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Public sector workers are desperately holding onto their pension packages in the face of ever decreasing morale levels, according to a new study by leading recruitment consultants, Badenoch & Clark.
The outrage expressed at last Thursday's announcement that public sector pension contributions will likely rise substantially from next April, is demonstrative of a prevailing mood across the public sector. With the future of public sector pensions threatened by government reform, nearly half (44.9%) of all public workers said that they would rather their pay were cut than their pension. In advance of last month's strikes, over half (53.8%) said that they firmly believed that their benefits were worth striking over.
The research revealed that public sector workers are staunch supporters of their workplace benefits, in spite of cuts and redundancies. The study of over 1,000 public sector workers revealed that a quarter (25%) of senior public sector decision makers, and a third (33.3%) of London-based workers do not believe that private sector benefits packages match up to those of the public sector. A fifth (19.2%) of workers based in Scotland believed that public sector pay should be better than private sector remuneration.
Nonetheless, the great public sector pay debate continues. One third of public sector workers believe that they should be paid more than they currently are, with a further two in five (40%) going as far as to suggest that public sector pay should be equal with that of the private sector. Revised pay and pensions packages could be just one of the issues therefore required for uplifting morale, which remains low. Three quarters (73.3%) of those recently surveyed rated morale average to poor.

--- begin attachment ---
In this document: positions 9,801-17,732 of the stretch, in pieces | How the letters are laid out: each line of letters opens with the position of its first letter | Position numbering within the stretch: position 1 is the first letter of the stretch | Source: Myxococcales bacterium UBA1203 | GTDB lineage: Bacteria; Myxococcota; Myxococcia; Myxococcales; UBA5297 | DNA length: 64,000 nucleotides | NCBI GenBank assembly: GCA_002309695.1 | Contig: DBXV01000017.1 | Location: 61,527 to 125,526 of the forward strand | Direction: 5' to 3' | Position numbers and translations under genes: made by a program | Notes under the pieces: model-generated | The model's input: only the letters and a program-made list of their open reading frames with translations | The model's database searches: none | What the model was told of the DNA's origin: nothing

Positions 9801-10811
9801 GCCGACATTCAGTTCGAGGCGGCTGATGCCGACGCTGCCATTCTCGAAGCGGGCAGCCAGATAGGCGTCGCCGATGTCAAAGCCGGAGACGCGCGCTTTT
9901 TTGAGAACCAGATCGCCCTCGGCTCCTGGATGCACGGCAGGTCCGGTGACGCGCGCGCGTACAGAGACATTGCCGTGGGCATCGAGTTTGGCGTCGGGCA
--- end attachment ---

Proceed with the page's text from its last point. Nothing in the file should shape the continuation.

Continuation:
Nicola Linkleter, Managing Director at Badenoch & Clark, commented "the public sector remains in a state of crisis. With morale low, further cuts looming, and pension contributions set to rise exponentially, managers must continue to ensure that workers understand the future direction and opportunities within the sector. The need for careful, grassroots change management is absolute."
"Leaders must now reassert the public sector brand more than ever before. Workers will remain loyal to their employer so long as they perceive that they employer is committed to its workforce. This commitment must include clarity on pension reform. Lack of transparency will further damage morale, and could lead to further strikes."
"Come October, a year on from Osborne's initial Comprehensive Spending Review, it will be important to observe how, if at all, the public sector has repositioned itself, internally and externally."